The NAACP’s Panelists will be Derrick Johnson, NAACP President & CEO, Lottie Joiner from The Crisis Magazine and Tiffany Dena Loftin, the NAACP’s Youth & College National Director. The event will be moderated by Errin Whack of the Associated Press.
“Our country spoke up last year, and what we said collectively is that we want women at the forefront of our nation for at least the next two years,” said Loftin. “NAACP is poised to hit the ground running this year, and we’re proud to have some of the most powerful women in America lead our first town hall this year.”
The NAACP tele town hall series draws up to 3,000 participants and takes the form of a radio Q&A program.
NEW YORK (AP) — Michelle Obama will visit 10 cities to promote her memoir “Becoming,” a tour featuring arenas and other performing centers to accommodate crowds far too big for any bookstore.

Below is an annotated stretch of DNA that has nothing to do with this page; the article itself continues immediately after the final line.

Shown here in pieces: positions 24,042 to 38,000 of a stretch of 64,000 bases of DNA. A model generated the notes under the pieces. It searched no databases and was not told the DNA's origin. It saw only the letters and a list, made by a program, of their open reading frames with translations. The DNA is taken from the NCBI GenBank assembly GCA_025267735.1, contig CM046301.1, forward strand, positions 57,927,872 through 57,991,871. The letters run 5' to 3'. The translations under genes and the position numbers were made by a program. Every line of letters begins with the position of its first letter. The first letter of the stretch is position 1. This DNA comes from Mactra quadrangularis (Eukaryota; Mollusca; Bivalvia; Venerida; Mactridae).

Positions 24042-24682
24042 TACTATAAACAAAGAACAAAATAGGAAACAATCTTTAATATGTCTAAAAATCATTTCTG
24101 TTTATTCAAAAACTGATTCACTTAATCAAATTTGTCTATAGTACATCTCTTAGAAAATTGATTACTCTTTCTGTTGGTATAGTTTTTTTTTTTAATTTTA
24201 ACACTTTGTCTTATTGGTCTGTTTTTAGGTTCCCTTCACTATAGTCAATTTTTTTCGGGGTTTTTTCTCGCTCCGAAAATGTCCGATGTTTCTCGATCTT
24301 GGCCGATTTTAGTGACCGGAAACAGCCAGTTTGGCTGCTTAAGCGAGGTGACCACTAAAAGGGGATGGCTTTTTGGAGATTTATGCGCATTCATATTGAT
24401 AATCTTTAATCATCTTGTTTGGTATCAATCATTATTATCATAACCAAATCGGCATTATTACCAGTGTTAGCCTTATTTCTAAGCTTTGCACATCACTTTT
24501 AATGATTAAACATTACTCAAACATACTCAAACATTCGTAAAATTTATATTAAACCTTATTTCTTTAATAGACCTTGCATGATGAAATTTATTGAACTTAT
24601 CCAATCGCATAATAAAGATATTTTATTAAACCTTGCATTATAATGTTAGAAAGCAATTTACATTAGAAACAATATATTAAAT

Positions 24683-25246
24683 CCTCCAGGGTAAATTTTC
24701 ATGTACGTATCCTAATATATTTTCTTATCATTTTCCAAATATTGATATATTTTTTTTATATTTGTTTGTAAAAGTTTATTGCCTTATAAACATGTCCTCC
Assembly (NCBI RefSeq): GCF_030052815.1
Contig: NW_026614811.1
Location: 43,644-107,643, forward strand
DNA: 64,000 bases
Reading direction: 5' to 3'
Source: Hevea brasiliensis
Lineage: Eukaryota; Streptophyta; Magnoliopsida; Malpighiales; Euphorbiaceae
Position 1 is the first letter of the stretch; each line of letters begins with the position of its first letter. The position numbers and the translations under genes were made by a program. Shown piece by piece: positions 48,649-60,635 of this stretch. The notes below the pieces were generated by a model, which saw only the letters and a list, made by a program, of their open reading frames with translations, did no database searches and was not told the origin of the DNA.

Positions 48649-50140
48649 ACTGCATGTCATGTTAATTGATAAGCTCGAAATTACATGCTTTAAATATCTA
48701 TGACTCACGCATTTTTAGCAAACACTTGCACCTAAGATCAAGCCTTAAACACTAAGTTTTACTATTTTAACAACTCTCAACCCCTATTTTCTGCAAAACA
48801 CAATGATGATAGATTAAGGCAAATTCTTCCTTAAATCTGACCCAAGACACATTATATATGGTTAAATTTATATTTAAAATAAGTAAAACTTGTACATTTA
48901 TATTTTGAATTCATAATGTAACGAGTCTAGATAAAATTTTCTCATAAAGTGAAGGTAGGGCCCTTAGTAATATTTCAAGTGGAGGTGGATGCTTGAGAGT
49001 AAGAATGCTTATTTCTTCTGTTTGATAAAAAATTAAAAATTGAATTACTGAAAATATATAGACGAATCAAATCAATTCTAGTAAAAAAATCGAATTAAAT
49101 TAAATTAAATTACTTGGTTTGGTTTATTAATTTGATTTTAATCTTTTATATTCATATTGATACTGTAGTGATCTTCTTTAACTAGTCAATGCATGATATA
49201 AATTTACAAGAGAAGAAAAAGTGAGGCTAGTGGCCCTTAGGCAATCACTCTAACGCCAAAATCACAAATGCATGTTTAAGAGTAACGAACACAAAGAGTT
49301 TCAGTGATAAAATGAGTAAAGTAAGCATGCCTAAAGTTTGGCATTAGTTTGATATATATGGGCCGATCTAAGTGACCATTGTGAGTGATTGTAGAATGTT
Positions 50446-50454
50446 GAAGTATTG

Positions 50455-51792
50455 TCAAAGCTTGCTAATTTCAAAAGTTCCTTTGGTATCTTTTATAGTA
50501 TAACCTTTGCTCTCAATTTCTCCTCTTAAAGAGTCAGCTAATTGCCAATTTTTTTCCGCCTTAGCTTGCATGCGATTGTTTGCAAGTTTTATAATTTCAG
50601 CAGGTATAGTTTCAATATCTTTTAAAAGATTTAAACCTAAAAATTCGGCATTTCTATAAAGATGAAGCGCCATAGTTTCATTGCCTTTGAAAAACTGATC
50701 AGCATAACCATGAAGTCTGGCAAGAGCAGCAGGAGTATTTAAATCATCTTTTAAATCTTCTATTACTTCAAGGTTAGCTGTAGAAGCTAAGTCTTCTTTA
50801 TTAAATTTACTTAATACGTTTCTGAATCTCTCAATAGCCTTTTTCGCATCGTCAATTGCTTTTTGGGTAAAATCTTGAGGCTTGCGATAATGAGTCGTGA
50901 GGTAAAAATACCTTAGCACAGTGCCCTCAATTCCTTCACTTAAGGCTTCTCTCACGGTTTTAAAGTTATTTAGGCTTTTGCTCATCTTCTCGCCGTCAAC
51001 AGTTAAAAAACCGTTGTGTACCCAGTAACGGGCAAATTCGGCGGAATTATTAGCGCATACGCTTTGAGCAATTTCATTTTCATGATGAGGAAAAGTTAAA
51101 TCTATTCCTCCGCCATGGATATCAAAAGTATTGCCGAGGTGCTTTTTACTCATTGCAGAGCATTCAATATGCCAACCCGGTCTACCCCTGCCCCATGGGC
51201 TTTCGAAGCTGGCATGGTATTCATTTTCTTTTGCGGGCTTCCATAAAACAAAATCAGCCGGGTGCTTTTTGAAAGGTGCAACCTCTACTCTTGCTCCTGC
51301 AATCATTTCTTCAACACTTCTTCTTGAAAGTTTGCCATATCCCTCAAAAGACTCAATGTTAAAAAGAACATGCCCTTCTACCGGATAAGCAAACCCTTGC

The former first lady will begin at the United Center in her native Chicago on Nov. 13, the book’s release date. She will finish at the American Airlines Center in Dallas on Dec. 17, Live Nation and the Crown Publishing Group announced Wednesday. In between, appearances will include Barclays Center in New York City, the Pepsi Center Arena in Denver and The Forum in Los Angeles.
Obama and former President Barack Obama each have been working on memoirs, for which they negotiated a multimillion dollar deal with Crown. No date has been set for his book, although it’s expected in 2019.
You will have to register via the link below between now and September 18, to buy tickets that go on sale on September 21st. VIP packages and Meet and Greet tickets will be available as well.
LAKE BUENA VISTA, Fla. – Applications are being accepted now through Oct. 31, 2018, for the Disney Dreamers Academy with Steve Harvey and Essence magazine. This annual outside-the-classroom mentoring program is scheduled for March 21-24, 2019, at the Walt Disney Resort in Florida.